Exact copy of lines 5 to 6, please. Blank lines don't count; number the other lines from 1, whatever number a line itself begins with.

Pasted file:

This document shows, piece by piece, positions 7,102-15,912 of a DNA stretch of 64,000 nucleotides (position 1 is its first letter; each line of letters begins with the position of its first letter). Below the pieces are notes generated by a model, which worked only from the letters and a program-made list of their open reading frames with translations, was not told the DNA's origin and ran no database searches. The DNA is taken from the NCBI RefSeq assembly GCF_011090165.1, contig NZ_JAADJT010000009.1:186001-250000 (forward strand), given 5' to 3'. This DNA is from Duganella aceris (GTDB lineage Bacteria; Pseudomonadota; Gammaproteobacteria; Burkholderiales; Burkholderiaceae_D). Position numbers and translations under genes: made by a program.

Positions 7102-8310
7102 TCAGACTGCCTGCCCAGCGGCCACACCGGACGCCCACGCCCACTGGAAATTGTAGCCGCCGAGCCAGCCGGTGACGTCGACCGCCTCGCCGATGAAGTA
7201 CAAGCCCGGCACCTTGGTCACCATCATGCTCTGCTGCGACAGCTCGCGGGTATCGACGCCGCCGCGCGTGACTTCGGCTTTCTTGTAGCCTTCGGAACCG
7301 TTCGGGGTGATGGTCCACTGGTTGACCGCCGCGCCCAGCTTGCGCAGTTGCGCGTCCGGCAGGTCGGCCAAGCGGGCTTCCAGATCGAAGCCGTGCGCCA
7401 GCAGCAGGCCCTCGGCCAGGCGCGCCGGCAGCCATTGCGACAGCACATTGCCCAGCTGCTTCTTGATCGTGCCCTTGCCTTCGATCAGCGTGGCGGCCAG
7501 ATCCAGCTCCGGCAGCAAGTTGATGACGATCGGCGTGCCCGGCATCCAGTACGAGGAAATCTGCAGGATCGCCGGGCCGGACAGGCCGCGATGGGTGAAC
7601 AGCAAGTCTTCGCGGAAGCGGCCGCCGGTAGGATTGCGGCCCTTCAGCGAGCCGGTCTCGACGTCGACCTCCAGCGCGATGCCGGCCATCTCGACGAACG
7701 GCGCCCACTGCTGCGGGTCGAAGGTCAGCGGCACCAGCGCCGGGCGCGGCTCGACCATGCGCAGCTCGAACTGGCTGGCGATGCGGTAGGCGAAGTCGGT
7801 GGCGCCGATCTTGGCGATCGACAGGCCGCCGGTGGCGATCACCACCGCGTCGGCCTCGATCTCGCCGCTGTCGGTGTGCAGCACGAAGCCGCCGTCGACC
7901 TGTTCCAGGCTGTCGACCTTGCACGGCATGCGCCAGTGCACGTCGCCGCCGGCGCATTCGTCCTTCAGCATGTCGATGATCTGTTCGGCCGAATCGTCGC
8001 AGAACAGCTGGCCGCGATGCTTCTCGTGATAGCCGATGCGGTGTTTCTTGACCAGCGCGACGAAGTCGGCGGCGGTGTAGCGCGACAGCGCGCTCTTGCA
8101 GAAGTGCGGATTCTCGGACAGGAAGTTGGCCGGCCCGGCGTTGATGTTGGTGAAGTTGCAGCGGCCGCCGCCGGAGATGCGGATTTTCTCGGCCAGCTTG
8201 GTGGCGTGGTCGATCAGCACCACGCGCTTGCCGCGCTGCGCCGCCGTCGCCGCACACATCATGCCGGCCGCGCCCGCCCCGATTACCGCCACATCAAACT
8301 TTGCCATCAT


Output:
7301 TTCGGGGTGATGGTCCACTGGTTGACCGCCGCGCCCAGCTTGCGCAGTTGCGCGTCCGGCAGGTCGGCCAAGCGGGCTTCCAGATCGAAGCCGTGCGCCA
7401 GCAGCAGGCCCTCGGCCAGGCGCGCCGGCAGCCATTGCGACAGCACATTGCCCAGCTGCTTCTTGATCGTGCCCTTGCCTTCGATCAGCGTGGCGGCCAG